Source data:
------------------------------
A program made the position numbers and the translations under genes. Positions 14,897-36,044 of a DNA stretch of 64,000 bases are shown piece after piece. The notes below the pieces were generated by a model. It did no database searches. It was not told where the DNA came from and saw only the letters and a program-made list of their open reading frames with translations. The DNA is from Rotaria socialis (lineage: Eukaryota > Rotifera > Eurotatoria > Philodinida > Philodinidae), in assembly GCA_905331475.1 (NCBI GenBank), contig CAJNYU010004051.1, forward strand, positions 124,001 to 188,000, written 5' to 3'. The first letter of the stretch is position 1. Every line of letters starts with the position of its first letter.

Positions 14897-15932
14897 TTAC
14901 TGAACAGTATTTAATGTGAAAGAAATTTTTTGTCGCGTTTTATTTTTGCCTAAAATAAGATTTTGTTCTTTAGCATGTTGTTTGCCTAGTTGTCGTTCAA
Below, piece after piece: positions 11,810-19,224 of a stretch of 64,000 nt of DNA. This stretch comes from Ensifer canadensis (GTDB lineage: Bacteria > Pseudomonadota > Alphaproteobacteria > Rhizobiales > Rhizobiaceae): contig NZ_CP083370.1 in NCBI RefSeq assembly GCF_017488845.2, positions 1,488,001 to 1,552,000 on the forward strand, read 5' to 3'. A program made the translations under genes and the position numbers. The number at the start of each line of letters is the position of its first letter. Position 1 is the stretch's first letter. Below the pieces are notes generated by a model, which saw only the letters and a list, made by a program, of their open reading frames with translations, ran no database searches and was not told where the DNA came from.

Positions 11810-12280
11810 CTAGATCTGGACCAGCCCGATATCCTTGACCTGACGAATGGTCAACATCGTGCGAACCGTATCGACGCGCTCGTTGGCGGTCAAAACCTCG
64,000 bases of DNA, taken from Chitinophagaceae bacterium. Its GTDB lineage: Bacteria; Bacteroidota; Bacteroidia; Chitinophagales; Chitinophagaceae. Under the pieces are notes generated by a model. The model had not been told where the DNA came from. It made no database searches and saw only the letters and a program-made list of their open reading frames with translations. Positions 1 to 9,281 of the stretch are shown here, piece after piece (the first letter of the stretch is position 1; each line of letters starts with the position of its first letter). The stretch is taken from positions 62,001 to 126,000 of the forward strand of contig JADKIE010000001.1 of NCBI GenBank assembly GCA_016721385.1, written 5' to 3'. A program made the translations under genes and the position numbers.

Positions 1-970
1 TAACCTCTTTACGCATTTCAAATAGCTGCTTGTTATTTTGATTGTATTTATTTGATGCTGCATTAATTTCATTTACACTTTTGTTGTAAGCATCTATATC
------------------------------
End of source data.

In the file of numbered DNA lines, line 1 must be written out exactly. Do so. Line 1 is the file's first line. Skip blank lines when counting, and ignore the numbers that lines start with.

A program made the position numbers and the translations under genes. Positions 14,897-36,044 of a DNA stretch of 64,000 bases are shown piece after piece. The notes below the pieces were generated by a model. It did no database searches. It was not told where the DNA came from and saw only the letters and a program-made list of their open reading frames with translations. The DNA is from Rotaria socialis (lineage: Eukaryota > Rotifera > Eurotatoria > Philodinida > Philodinidae), in assembly GCA_905331475.1 (NCBI GenBank), contig CAJNYU010004051.1, forward strand, positions 124,001 to 188,000, written 5' to 3'. The first letter of the stretch is position 1. Every line of letters starts with the position of its first letter.